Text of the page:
EPL expands popular WiFi program to Evanston schools


(Daily file photo by Nathan Richards) Evanston Public Library, 1703 Orrington Ave., is looking to further expand their WiFi hotspot lending program. Library officials said the program will now be available at two Evanston schools.

Syd Stone, Reporter

The Evanston Public Library is expanding its WiFi hotspot program to local schools this month after launching a pilot program, one of the first of its kind in the country, last May.

The program allows residents to check out portable WiFi routers free of charge. The expansion includes increasing the number of available hotspot devices from 30 to 100 as well as increasing the lending time from two to four weeks, according to a news release from the library. Additionally, hotspots will be available for students and parents at Lincoln Elementary School and Evanston Township High School.

The expanded program is live at the library’s flagship branch and will begin at the local schools within the next week, said Tim Longo, director of technical services for the library.

During the pilot program, Longo analyzed data from Sprint, the data service provider for the program, to track which parts of the city were using the hotspots the most. Longo said that since highest usage was in the area around ETHS, library staff decided that it would be a good location to expand the program.

Longo said Sprint provided each hotspot device for free and is providing the library with unlimited data plans at a reduced price.

Jill Schacter, EPL’s marketing and communications coordinator, said library staff reached out to Evanston/Skokie School District 65 and Evanston Township High School/District 202 in an effort to expand Wi-Fi access to students and their families. Of those schools, ETHS and Lincoln agreed to pilot the program. The library also hopes to expand the program to more local schools in the future, Schacter said.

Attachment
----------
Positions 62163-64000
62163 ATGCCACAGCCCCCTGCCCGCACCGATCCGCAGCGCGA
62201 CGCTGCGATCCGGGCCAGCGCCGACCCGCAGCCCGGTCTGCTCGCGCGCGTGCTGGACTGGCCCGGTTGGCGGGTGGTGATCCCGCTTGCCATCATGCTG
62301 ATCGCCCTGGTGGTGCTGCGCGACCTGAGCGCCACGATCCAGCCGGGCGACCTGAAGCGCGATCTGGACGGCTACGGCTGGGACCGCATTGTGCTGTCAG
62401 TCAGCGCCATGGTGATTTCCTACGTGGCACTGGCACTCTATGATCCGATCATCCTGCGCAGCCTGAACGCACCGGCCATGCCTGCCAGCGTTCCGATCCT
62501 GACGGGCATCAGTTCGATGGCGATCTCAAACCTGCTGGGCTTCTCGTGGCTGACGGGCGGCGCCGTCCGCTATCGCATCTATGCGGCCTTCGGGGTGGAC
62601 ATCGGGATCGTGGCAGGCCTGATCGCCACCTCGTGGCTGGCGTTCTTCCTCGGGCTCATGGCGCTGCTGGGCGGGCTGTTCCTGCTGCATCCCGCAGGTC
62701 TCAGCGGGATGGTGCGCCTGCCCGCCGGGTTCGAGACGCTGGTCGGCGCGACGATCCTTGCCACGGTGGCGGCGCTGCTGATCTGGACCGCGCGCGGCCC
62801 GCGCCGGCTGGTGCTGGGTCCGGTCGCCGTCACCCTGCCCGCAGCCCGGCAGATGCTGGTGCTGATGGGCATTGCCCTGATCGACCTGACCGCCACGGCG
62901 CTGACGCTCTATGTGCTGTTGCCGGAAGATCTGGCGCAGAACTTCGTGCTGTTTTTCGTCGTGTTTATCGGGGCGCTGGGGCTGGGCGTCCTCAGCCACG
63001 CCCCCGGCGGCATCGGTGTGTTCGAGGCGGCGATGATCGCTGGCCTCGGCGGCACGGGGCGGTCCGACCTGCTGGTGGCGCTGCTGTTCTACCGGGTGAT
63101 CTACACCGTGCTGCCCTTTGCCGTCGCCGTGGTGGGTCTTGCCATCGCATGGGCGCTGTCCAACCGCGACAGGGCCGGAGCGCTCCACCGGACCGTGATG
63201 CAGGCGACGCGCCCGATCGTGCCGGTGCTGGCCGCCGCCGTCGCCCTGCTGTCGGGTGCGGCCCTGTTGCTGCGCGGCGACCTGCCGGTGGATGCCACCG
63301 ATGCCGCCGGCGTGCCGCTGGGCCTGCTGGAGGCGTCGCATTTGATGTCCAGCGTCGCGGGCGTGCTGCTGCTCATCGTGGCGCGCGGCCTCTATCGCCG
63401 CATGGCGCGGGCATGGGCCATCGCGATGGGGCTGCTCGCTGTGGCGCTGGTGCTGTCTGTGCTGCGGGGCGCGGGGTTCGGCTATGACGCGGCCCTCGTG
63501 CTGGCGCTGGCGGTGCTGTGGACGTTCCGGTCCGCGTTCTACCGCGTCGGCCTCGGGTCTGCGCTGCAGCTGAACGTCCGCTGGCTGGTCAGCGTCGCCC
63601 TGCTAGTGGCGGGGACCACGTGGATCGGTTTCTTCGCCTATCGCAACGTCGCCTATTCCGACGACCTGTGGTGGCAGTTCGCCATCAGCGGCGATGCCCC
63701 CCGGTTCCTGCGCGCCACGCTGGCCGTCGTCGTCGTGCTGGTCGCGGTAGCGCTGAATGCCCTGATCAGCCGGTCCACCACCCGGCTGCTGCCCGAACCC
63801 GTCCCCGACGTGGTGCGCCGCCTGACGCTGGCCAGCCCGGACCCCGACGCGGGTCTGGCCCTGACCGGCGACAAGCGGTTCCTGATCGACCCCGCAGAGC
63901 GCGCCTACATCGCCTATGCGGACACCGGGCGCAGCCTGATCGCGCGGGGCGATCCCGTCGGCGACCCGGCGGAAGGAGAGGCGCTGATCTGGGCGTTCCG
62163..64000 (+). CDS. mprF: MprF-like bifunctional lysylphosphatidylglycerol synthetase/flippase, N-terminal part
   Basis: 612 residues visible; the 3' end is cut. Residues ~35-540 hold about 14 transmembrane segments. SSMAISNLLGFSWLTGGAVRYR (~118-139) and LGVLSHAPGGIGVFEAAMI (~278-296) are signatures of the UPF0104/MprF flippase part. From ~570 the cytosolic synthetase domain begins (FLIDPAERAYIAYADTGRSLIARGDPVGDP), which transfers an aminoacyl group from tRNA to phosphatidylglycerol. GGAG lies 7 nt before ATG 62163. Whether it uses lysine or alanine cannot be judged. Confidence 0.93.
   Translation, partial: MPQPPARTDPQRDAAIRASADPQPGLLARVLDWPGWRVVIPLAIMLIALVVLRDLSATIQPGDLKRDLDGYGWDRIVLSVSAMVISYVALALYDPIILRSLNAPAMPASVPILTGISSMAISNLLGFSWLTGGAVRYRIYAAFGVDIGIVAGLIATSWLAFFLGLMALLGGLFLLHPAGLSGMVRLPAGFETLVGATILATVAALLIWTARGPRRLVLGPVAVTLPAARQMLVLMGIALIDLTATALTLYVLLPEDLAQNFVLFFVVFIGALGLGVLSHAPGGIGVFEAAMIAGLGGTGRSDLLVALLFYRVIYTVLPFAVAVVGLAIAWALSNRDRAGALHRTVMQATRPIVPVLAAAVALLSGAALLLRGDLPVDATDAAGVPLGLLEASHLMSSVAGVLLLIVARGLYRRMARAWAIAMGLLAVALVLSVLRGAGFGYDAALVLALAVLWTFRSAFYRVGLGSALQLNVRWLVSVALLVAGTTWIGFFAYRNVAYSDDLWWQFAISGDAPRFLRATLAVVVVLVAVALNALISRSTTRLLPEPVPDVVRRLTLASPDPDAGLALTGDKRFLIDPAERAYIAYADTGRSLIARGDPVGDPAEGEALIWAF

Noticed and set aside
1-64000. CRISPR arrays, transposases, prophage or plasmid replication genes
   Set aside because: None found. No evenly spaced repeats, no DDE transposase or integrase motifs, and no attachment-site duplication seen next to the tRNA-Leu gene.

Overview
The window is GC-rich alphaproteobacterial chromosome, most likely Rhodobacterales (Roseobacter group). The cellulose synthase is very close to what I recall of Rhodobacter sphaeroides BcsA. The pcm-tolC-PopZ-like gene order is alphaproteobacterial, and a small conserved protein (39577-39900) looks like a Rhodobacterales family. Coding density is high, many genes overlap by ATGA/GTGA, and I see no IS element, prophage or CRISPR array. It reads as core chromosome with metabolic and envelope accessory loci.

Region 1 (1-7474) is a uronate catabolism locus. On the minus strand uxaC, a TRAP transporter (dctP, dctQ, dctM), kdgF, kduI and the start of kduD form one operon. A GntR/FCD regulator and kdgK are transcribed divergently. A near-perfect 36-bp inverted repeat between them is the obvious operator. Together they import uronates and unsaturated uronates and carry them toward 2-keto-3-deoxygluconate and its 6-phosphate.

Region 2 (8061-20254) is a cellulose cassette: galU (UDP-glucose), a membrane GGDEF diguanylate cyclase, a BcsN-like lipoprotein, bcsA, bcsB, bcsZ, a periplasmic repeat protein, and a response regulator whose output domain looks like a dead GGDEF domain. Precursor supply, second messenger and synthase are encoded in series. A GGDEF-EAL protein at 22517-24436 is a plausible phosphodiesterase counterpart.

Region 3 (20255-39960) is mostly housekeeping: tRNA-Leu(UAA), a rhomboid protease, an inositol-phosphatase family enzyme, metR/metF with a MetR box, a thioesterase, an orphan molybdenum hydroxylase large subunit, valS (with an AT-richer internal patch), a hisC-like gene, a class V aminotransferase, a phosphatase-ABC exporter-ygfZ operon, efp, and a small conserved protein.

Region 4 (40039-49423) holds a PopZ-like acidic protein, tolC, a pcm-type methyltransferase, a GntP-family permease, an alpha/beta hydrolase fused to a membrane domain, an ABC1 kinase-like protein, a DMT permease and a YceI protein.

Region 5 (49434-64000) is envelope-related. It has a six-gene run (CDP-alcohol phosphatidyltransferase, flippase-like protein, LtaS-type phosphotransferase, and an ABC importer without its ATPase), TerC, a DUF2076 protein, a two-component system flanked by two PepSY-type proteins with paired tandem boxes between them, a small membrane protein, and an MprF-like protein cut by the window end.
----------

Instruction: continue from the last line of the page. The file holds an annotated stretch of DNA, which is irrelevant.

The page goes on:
A teacher at Lincoln Elementary School had alerted the school’s administration when students couldn’t access certain math work at home because of a lack of WiFi and technology, she said.

“(The schools) have a better idea of who in their community might be more in need of services,” Schacter said.

According to the news release, the program’s expansion is due in part to a $15,000 grant from the Evanston Community Foundation to advance EPL’s efforts to expand residents’ digital skills. The expansion was also possible because of the pilot program’s success.

According to Schacter, none of the original 30 devices disappeared or were damaged.

“We didn’t really know how it would go to loan out these kind of devices, and there were no glitches with that,” Schacter said.

Schacter said that the library staff felt the need to expand the hotspot program because Evanston residents’ demand for the devices has exceeded the supply. The average wait time for a device during the pilot program was about two weeks, so EPL usually had between 40 and 60 people on a waitlist, Longo said.

A digital literacy survey conducted by the library in 2016 revealed that 14 percent of Evanston residents say that they do not have Wi-Fi access in their homes, the news release said.

“We acknowledged that there was a digital divide in the country in general, and our community is no exception,” Schacter said. “There is more than one kind of literacy. Reading literacy is important but so is digital literacy, and we take that seriously.”

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